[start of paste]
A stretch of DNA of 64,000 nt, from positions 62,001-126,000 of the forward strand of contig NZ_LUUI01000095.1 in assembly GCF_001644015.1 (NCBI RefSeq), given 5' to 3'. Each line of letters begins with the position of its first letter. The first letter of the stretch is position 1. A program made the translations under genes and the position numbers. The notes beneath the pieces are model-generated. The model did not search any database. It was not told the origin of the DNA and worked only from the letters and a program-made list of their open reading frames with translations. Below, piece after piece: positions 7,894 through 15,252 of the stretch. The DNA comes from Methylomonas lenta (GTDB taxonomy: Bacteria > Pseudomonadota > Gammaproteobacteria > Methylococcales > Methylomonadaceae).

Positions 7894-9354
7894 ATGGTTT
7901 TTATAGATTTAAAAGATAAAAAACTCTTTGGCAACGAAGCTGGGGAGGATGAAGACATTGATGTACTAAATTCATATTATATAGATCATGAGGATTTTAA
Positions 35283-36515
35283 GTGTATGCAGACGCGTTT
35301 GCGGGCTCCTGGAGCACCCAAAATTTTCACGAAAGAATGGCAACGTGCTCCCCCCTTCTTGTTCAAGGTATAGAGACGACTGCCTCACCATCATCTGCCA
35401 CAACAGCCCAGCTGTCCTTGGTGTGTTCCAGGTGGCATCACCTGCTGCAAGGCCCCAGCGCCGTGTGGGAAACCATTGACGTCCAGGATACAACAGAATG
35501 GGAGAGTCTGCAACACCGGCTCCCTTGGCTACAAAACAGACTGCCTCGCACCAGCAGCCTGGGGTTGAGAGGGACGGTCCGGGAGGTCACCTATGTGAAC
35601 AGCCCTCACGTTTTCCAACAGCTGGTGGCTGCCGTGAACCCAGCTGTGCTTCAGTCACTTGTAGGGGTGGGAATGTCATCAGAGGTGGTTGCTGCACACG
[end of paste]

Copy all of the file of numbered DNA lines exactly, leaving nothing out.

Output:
A stretch of DNA of 64,000 nt, from positions 62,001-126,000 of the forward strand of contig NZ_LUUI01000095.1 in assembly GCF_001644015.1 (NCBI RefSeq), given 5' to 3'. Each line of letters begins with the position of its first letter. The first letter of the stretch is position 1. A program made the translations under genes and the position numbers. The notes beneath the pieces are model-generated. The model did not search any database. It was not told the origin of the DNA and worked only from the letters and a program-made list of their open reading frames with translations. Below, piece after piece: positions 7,894 through 15,252 of the stretch. The DNA comes from Methylomonas lenta (GTDB taxonomy: Bacteria > Pseudomonadota > Gammaproteobacteria > Methylococcales > Methylomonadaceae).

Positions 7894-9354
7894 ATGGTTT
7901 TTATAGATTTAAAAGATAAAAAACTCTTTGGCAACGAAGCTGGGGAGGATGAAGACATTGATGTACTAAATTCATATTATATAGATCATGAGGATTTTAA
Positions 35283-36515
35283 GTGTATGCAGACGCGTTT
35301 GCGGGCTCCTGGAGCACCCAAAATTTTCACGAAAGAATGGCAACGTGCTCCCCCCTTCTTGTTCAAGGTATAGAGACGACTGCCTCACCATCATCTGCCA
35401 CAACAGCCCAGCTGTCCTTGGTGTGTTCCAGGTGGCATCACCTGCTGCAAGGCCCCAGCGCCGTGTGGGAAACCATTGACGTCCAGGATACAACAGAATG
35501 GGAGAGTCTGCAACACCGGCTCCCTTGGCTACAAAACAGACTGCCTCGCACCAGCAGCCTGGGGTTGAGAGGGACGGTCCGGGAGGTCACCTATGTGAAC
35601 AGCCCTCACGTTTTCCAACAGCTGGTGGCTGCCGTGAACCCAGCTGTGCTTCAGTCACTTGTAGGGGTGGGAATGTCATCAGAGGTGGTTGCTGCACACG